Photo by THQ Insider
Photo by THQ Insider | Source

Activists against violence in video games often attack the industry on a political level, rather than simply appealing to parental concerns. One of the most well known activists among the gaming community, Jack Thompson, said in a 2005 interview that “Any M-rated game has violence levels unacceptable and definitely harmful to anyone under the age of 17” (Vitka). Thompson recognizes that many adolescents that play these games are under the age of 17, and they find ways to get a hold of them regardless. According to Thompson, the sale of these video games to minors should be punishable by law. More often than not however, adolescents do not buy these games themselves, but rather their parents are buying these games for them. With this in mind, the regulation of video game sales based on their rating is still not addressing the problem that Thompson proposes.

In the same interview Thompson also accused the video game industry of propagating the fundamental lie that the “majority of games are not violent or M-rated” (Vitka). Thompson seems convinced in his arguments that these video games are popular to everyone, therefore they pose a threat to a large community. He argued that Grand Theft Auto: San Andreas was the number one selling game in the world at the time, and that the number of units sold was what really mattered. While Jack Thompson was not mistaken when he said that Grand Theft Auto: San Andreas was, at the time, the number one selling game in the world, he did not consider video game sales as a whole. Based on statistics from an issue of GameInformer magazine released in November of 2010, the average sales of mature rated video games over the past five years account for only nine percent of total video game sales (Reeves 23). Even if playing violent video games was eventually proven to have a causal link to increased aggression and violent behavior, it’s very apparent the majority of consumers are not purchasing those types of games either way.

Society should begin to recognize that violence and aggressive behavior among youth is not something new, and people have always attempted to associate violent acts with a form of popular media. Shortly after a growth in popularity of comic books during the 1940s and 1950s, there was a public outcry that comics were having harmful effects on the youth. In the 1980s the popular role-playing game Dungeons and Dragons received a lot of negativity, and concerned parents often accused the game of promoting Satanism, witchcraft, suicide, violence, and murder. Media that is popular among adolescents will always face scrutiny, so it’s important that people recognize that video games are just the next item in this viscous cycle of “whipping-boy" topics. With common misconceptions out of the way, it would be easier for people to accept that video games do more good than bad.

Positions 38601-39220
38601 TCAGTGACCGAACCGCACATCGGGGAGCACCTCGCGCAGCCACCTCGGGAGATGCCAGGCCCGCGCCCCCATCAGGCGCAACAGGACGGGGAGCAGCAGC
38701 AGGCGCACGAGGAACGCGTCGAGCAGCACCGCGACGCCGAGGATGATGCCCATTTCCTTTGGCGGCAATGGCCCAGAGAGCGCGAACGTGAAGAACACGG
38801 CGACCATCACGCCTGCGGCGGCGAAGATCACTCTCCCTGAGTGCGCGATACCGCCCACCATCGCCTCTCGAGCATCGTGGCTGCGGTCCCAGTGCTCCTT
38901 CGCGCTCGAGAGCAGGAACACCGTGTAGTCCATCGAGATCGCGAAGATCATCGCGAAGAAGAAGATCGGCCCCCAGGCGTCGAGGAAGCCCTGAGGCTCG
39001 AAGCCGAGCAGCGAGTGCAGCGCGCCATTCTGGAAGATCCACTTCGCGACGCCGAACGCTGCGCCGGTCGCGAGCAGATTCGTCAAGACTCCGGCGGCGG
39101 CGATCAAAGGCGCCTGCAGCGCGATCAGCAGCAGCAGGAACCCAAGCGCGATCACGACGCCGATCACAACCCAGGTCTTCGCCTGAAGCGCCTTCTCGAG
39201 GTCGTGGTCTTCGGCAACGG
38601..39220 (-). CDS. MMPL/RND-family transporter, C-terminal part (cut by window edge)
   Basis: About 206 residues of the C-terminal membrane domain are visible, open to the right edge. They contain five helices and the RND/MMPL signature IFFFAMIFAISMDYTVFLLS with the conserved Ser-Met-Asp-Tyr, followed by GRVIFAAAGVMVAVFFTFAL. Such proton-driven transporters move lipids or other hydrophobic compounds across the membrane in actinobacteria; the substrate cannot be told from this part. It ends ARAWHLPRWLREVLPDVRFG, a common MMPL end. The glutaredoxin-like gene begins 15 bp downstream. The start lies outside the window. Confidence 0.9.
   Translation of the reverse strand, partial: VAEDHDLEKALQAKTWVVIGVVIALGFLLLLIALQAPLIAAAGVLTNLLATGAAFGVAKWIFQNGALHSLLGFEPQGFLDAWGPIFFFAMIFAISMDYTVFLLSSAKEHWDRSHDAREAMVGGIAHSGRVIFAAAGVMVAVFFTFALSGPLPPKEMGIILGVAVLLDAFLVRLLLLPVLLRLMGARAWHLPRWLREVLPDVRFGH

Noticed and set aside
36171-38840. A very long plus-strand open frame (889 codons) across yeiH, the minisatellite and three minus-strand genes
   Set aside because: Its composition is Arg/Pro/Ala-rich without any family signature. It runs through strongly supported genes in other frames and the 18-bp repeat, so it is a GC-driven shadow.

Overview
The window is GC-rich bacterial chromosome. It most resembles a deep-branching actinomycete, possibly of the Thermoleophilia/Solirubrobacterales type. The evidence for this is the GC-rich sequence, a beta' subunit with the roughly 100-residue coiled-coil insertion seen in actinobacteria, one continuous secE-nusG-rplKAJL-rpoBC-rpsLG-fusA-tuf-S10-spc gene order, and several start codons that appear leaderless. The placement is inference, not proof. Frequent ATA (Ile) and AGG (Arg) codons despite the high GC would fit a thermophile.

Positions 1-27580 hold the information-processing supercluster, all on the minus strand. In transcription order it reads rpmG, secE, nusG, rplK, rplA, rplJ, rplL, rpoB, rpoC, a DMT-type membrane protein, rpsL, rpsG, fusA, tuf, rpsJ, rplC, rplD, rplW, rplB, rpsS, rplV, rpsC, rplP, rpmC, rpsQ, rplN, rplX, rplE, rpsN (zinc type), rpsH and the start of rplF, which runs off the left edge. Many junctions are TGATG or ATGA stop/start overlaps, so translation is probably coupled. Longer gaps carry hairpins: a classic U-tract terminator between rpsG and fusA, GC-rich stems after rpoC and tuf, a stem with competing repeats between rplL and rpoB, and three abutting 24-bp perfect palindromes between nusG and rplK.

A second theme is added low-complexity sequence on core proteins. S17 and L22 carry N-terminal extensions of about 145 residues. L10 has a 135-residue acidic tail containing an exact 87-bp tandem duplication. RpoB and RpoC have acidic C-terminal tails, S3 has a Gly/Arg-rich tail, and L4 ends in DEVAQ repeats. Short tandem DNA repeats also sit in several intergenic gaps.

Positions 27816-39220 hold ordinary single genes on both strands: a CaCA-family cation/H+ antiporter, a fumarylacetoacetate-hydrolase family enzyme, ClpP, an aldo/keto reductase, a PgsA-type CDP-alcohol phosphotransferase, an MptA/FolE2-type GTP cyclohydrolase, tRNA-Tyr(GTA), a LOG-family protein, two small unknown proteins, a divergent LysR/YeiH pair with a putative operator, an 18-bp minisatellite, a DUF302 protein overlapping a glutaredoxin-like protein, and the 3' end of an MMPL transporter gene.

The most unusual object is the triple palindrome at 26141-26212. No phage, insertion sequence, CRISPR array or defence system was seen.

For example, video games are popular among teenagers as a social tool. Contrary to the popular belief that video games are an isolating activity that draws people away from society, they are actually the complete opposite. Being a fan of video games myself, I can honestly say that I have already met a few people in my first year of college that I have become good friends with thanks to a common interest in video games. On top of simply making friends, most modern video games have online features that allow people to play together as a team. Even in violent first-person shooter games such as Call of Duty, this type of team environment promotes social skills such as communication and strategizing to work efficiently with others. Online multiplayer adventure games on the other hand often incorporate puzzles, which promote healthy problem solving and decision making skills.

Additionally, according to an article from the PR Newswire Association, the University of Rochester has conducted a study that leads them to believe that people that play video games develop heightened cognitive awareness (“Video Games Lead…”). Outside of the world of video games, this heightened awareness could improve multiple aspects of life including driving, multitasking, and overall navigation. During the study, a group of subjects was divided in half. Half of the group played fifty hours of action based video games, while the other half played strategy games. After their video game time, the subjects were given an array of questions. Although all of the subjects demonstrated a similar accuracy in answering these questions, the subjects who played the action based video games were able to respond up to twenty-five percent faster. This study showed that action video game players have brains that are more efficient at collecting visual and auditory information, thus are able to make decisions faster without sacrificing accuracy.